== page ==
Evaluate $$\int_{0}^{\pi} \log \left(m^2-2m\cos x+1\right)\: dx$$

My Try: I let $$f(m)=\int_{0}^{\pi} \log \left(m^2-2m\cos x+1\right)\: dx$$

Differentiating w.r.t $m$ both sides we get

$$f'(m)=2\int_{0}^{\pi}\frac{(m- \cos x)dx}{(m-\cos x)^2+\sin^2x}=2\int_{0}^{\pi}\frac{(m+ \cos x)dx}{(m+\cos x)^2+\sin^2x}$$

we get

$$f'(m)=2\int_{0}^{\pi}\frac{m \csc^2 x+\csc x \cot x}{(m\csc x+\cot x)^2+1}$$

How to proceed now?

  • $\begingroup$ Try Integral calculator: $$-\dfrac{{\pi}\ln\left(\frac{m^2+2m+1}{m^2}\right)}{2}+\dfrac{{\pi}\ln\left(m^2+2m+1\right)}{2}-\mathrm{i}\operatorname{Li}_2\left(m\right)+\mathrm{i}\operatorname{Li}_2\left(-m\right)-\mathrm{i}\operatorname{Li}_2\left(\dfrac{1}{m}\right)+\mathrm{i}\operatorname{Li}_2\left(-\dfrac{1}{m}\right)+\dfrac{\mathrm{i}{\pi}^2}{2}$$ $\endgroup$ – GNUSupporter 8964民主女神 地下教會 May 5 '18 at 15:32
  • $\begingroup$ Is it assumed that $|m|<1$? $\endgroup$ – user May 5 '18 at 15:39
  • $\begingroup$ Not sure but any use of that assumption? $\endgroup$ – Umesh shankar May 5 '18 at 15:41
  • 1
    $\begingroup$ @GNUSupporter Using integral calculator or wolfram alpha, IMO, takes out all the fun in integration problems. $\endgroup$ – Frank W. May 5 '18 at 16:22
  • 1
    $\begingroup$ @FrankW. I agree. I do so because some (probability-theory) results are not so easy to verify for beginners: an argument for proving something and one for disproving something have completely different style. To choose a direction, (simulation) is needed. In this case, it's because some integrals may not have (closed-form) representation. $\endgroup$ – GNUSupporter 8964民主女神 地下教會 May 5 '18 at 17:49

Let's denote the desired integral as$$I(z)=\int\limits_0^{\pi}dx\,\log\left(z^2-2z\cos x+1\right)$$And use Feynman's Trick to turn the integral into something that we can manage. Differentiating with respect to $z$ gives$$I'(z)=\int\limits_0^{\pi}dx\,\frac {2z-2\cos x}{z^2-2z\cos x+1}=\frac 1z\int\limits_0^{\pi}dx\,\left(1-\frac {1-z^2}{z^2-2z\cos x+1}\right)$$The first integral is trivial. The second one can be easily evaluated using a Weierstrass Substitution of $t=\tan\tfrac x2$$$\begin{align*}I'(z) & =\frac {\pi}z-\frac {2(1-z^2)}z\int\limits_0^{\infty}dt\space\frac {1}{\left[t(1+z)\right]^2+(1-z)^2}\\ & =\frac {\pi}z-\frac 2z\left.\arctan\left(\frac {1+z}{1-z}\tan\frac x2\right)\right|_0^{\pi}\end{align*}$$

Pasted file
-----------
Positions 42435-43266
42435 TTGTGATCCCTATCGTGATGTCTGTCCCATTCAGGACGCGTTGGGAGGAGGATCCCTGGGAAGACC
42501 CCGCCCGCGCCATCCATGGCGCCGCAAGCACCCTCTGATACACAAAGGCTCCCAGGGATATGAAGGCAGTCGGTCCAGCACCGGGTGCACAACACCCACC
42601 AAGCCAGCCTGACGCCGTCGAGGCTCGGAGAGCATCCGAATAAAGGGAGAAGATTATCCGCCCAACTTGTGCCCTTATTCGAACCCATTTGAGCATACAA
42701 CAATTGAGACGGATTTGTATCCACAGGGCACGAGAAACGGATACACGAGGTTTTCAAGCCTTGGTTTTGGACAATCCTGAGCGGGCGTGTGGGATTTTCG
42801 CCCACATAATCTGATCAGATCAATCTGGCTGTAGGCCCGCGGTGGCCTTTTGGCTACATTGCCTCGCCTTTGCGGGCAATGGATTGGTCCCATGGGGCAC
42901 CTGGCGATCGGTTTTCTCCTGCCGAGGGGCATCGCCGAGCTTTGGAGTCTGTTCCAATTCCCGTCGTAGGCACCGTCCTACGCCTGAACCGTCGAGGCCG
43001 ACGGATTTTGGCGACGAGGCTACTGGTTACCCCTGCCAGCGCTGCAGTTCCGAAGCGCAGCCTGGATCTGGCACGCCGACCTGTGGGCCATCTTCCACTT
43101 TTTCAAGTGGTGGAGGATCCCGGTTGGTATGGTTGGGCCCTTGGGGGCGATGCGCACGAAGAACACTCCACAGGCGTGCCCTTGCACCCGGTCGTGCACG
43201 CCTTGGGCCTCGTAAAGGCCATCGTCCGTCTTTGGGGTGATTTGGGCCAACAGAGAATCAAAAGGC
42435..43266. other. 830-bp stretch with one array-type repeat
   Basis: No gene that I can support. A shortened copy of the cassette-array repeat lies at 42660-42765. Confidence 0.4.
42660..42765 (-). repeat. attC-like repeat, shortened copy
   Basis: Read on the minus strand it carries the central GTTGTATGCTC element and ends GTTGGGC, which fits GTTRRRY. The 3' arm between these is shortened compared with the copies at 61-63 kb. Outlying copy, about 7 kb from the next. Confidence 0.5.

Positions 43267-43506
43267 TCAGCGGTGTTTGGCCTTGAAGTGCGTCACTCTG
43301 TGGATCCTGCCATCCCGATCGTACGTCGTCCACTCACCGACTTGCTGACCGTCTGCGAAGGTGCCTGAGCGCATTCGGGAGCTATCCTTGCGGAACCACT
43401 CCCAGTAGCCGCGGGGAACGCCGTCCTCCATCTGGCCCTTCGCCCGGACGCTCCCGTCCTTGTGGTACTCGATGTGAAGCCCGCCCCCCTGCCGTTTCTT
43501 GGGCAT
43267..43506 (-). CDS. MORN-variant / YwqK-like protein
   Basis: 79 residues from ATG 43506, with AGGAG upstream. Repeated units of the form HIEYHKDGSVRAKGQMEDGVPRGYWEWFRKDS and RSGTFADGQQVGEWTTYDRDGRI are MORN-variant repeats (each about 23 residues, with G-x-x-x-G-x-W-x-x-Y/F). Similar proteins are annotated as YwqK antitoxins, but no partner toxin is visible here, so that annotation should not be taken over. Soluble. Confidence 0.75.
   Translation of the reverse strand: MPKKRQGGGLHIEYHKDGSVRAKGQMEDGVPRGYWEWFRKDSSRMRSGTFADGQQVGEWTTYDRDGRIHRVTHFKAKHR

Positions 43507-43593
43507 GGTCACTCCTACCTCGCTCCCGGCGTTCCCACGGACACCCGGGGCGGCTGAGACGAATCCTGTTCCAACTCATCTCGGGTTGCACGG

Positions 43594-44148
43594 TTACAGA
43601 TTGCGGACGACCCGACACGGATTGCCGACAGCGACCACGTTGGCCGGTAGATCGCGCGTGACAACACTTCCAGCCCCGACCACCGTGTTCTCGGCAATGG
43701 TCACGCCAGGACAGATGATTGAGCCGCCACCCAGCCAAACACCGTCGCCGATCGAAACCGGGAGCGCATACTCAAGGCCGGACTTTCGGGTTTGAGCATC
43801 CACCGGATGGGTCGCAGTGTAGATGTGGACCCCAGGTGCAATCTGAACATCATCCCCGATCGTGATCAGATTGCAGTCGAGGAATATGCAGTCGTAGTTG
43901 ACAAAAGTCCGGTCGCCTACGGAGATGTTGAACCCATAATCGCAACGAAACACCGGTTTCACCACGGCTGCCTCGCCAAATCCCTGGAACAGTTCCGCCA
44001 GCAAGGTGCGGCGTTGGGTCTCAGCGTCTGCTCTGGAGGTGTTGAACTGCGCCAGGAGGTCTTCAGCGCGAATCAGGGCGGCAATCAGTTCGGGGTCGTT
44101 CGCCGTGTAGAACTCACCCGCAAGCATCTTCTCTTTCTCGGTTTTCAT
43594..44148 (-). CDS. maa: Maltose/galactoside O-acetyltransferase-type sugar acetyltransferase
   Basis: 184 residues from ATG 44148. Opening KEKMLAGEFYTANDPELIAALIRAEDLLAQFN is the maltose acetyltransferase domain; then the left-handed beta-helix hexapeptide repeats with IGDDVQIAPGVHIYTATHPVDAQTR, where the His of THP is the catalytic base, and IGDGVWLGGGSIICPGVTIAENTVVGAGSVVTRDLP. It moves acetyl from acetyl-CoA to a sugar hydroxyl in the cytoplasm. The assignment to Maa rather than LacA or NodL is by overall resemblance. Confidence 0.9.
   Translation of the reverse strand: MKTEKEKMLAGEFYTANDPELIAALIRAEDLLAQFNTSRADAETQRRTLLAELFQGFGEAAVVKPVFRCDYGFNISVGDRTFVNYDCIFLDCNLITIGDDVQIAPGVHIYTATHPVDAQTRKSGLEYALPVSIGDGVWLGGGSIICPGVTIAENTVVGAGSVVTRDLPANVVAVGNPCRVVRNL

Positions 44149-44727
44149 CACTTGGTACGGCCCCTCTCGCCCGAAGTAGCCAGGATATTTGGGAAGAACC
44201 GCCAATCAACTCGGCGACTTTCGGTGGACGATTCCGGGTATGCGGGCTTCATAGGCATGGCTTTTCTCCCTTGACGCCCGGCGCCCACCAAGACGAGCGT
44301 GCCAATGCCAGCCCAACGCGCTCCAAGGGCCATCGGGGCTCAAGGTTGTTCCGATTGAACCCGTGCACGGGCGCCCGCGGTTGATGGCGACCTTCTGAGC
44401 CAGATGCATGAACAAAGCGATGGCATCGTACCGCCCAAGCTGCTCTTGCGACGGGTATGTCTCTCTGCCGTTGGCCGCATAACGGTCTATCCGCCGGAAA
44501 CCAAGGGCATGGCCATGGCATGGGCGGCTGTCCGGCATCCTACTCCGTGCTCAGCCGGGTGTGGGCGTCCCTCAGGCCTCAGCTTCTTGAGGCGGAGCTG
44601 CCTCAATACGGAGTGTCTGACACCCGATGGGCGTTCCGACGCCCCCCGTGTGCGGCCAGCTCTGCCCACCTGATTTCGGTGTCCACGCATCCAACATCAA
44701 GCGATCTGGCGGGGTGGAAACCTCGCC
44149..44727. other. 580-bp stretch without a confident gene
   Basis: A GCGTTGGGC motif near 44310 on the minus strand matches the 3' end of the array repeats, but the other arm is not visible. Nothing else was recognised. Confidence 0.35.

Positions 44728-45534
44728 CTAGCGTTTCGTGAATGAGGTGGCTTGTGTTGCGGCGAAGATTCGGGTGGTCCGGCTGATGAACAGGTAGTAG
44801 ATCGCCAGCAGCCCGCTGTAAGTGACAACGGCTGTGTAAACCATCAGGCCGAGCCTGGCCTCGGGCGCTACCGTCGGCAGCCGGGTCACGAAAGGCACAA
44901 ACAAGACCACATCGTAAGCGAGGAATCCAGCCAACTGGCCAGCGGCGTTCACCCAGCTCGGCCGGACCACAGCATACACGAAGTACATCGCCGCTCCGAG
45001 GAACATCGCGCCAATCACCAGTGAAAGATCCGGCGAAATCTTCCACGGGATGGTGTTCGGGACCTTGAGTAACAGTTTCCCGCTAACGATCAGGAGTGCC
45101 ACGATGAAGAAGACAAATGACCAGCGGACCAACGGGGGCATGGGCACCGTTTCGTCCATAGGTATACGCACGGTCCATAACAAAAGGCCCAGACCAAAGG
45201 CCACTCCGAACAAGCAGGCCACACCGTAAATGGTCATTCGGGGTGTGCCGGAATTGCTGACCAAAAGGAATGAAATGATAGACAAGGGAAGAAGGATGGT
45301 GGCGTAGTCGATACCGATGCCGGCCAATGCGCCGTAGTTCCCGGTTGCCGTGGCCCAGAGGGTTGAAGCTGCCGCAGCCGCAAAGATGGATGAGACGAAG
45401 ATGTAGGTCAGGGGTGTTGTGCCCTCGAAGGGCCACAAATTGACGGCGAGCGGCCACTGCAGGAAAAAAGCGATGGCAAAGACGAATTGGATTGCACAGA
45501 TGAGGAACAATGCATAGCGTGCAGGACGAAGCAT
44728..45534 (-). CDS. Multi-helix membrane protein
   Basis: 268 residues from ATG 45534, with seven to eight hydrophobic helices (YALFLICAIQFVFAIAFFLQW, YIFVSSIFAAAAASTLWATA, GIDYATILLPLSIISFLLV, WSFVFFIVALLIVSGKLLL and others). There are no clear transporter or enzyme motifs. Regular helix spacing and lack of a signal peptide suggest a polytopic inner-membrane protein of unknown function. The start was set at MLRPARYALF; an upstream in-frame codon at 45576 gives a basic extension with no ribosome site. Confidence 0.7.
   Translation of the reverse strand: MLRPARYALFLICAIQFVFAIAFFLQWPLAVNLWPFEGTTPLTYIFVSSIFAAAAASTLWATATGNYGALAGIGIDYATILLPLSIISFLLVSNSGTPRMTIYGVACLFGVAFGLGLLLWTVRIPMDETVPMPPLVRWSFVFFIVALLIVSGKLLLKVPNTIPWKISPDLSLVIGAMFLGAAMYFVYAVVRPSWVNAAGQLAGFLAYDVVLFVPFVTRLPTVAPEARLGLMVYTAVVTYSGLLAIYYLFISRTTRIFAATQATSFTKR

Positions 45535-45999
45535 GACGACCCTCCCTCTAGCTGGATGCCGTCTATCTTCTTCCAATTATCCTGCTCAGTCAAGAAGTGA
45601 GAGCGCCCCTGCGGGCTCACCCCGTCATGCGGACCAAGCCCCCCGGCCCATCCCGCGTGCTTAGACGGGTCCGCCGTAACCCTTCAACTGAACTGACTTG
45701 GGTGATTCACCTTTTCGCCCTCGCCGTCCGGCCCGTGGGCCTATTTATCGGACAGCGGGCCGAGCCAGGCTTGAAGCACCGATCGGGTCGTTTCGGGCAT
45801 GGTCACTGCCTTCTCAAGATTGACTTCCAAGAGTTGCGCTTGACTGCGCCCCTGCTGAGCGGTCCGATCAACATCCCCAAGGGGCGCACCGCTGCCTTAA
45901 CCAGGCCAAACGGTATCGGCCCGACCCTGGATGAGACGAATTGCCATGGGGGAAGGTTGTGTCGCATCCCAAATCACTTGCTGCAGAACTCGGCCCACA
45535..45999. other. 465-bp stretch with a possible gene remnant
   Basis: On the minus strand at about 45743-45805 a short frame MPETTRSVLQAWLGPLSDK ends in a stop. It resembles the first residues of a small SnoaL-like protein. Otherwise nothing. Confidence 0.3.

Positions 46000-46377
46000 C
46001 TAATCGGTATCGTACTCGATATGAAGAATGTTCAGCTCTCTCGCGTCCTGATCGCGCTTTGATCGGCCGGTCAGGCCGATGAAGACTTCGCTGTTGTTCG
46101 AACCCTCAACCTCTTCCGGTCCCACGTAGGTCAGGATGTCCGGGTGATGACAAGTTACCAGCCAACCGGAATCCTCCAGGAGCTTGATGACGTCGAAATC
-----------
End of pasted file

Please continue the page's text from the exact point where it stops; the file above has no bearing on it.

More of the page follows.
The expression inside the arctangent function takes on two different values as $x$ varies from zero to $\pi$. When $|z|<1$, the fraction is always positive, even when $z$ is negative. Therefore, the whole expression evaluates to $\frac {\pi}2$. So$$I'(z)=0\qquad\qquad I(z)=C_1$$

And when $|z|>1$, the fraction is less than zero (can you see why?). So the expression actually evaluates to $-\frac {\pi}2$ and we get a different answer than before$$I'(z)=\frac {2\pi}z\qquad\qquad I(z)=2\pi\log z+C_2$$

To find the two constants, we make a substitution for $z$ that reduces the integral down to something we can easily evaluate. When $|z|<1$, the substitution $z=0$ gives $I(z)=0$, so we immediately see that $C_1=0$.